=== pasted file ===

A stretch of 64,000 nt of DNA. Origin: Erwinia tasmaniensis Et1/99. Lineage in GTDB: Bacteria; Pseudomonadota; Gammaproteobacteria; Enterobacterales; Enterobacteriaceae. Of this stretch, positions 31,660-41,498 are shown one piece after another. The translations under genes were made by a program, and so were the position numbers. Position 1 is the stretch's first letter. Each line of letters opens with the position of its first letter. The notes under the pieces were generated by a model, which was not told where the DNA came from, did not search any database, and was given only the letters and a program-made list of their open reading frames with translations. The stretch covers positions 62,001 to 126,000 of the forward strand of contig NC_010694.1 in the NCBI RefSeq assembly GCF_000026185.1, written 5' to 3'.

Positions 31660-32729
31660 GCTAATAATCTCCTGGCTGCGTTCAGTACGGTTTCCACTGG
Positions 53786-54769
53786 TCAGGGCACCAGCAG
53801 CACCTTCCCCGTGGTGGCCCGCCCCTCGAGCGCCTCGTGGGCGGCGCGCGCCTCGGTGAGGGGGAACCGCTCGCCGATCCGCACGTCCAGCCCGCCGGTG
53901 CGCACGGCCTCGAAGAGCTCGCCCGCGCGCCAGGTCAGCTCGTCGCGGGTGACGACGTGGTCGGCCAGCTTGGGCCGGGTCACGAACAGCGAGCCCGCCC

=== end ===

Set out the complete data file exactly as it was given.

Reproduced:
A stretch of 64,000 nt of DNA. Origin: Erwinia tasmaniensis Et1/99. Lineage in GTDB: Bacteria; Pseudomonadota; Gammaproteobacteria; Enterobacterales; Enterobacteriaceae. Of this stretch, positions 31,660-41,498 are shown one piece after another. The translations under genes were made by a program, and so were the position numbers. Position 1 is the stretch's first letter. Each line of letters opens with the position of its first letter. The notes under the pieces were generated by a model, which was not told where the DNA came from, did not search any database, and was given only the letters and a program-made list of their open reading frames with translations. The stretch covers positions 62,001 to 126,000 of the forward strand of contig NC_010694.1 in the NCBI RefSeq assembly GCF_000026185.1, written 5' to 3'.

Positions 31660-32729
31660 GCTAATAATCTCCTGGCTGCGTTCAGTACGGTTTCCACTGG
Positions 53786-54769
53786 TCAGGGCACCAGCAG
53801 CACCTTCCCCGTGGTGGCCCGCCCCTCGAGCGCCTCGTGGGCGGCGCGCGCCTCGGTGAGGGGGAACCGCTCGCCGATCCGCACGTCCAGCCCGCCGGTG
53901 CGCACGGCCTCGAAGAGCTCGCCCGCGCGCCAGGTCAGCTCGTCGCGGGTGACGACGTGGTCGGCCAGCTTGGGCCGGGTCACGAACAGCGAGCCCGCCC